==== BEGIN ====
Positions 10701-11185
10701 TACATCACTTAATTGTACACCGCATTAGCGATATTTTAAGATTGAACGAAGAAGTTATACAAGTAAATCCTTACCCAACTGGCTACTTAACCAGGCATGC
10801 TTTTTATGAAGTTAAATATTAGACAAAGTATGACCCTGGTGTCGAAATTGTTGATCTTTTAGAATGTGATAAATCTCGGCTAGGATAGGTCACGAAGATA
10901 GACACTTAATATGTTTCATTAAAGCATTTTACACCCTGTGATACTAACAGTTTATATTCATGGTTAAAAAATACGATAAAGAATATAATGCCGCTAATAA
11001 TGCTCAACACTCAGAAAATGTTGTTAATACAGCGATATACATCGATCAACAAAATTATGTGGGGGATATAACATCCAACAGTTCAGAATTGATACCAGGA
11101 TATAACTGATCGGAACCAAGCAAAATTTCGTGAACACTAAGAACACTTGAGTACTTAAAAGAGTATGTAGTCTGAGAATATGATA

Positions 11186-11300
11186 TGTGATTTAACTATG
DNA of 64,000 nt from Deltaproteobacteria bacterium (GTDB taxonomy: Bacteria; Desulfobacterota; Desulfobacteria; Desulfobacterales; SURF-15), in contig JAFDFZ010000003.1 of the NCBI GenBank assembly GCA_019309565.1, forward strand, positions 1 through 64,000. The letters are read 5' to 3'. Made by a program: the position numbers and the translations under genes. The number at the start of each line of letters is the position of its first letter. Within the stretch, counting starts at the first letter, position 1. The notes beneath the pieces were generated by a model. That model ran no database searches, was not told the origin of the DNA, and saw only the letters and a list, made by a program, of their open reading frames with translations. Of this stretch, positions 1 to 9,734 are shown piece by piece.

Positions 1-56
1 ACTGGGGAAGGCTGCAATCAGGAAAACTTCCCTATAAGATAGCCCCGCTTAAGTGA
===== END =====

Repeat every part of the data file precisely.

Positions 10701-11185
10701 TACATCACTTAATTGTACACCGCATTAGCGATATTTTAAGATTGAACGAAGAAGTTATACAAGTAAATCCTTACCCAACTGGCTACTTAACCAGGCATGC
10801 TTTTTATGAAGTTAAATATTAGACAAAGTATGACCCTGGTGTCGAAATTGTTGATCTTTTAGAATGTGATAAATCTCGGCTAGGATAGGTCACGAAGATA
10901 GACACTTAATATGTTTCATTAAAGCATTTTACACCCTGTGATACTAACAGTTTATATTCATGGTTAAAAAATACGATAAAGAATATAATGCCGCTAATAA
11001 TGCTCAACACTCAGAAAATGTTGTTAATACAGCGATATACATCGATCAACAAAATTATGTGGGGGATATAACATCCAACAGTTCAGAATTGATACCAGGA
11101 TATAACTGATCGGAACCAAGCAAAATTTCGTGAACACTAAGAACACTTGAGTACTTAAAAGAGTATGTAGTCTGAGAATATGATA

Positions 11186-11300
11186 TGTGATTTAACTATG
DNA of 64,000 nt from Deltaproteobacteria bacterium (GTDB taxonomy: Bacteria; Desulfobacterota; Desulfobacteria; Desulfobacterales; SURF-15), in contig JAFDFZ010000003.1 of the NCBI GenBank assembly GCA_019309565.1, forward strand, positions 1 through 64,000. The letters are read 5' to 3'. Made by a program: the position numbers and the translations under genes. The number at the start of each line of letters is the position of its first letter. Within the stretch, counting starts at the first letter, position 1. The notes beneath the pieces were generated by a model. That model ran no database searches, was not told the origin of the DNA, and saw only the letters and a list, made by a program, of their open reading frames with translations. Of this stretch, positions 1 to 9,734 are shown piece by piece.

Positions 1-56
1 ACTGGGGAAGGCTGCAATCAGGAAAACTTCCCTATAAGATAGCCCCGCTTAAGTGA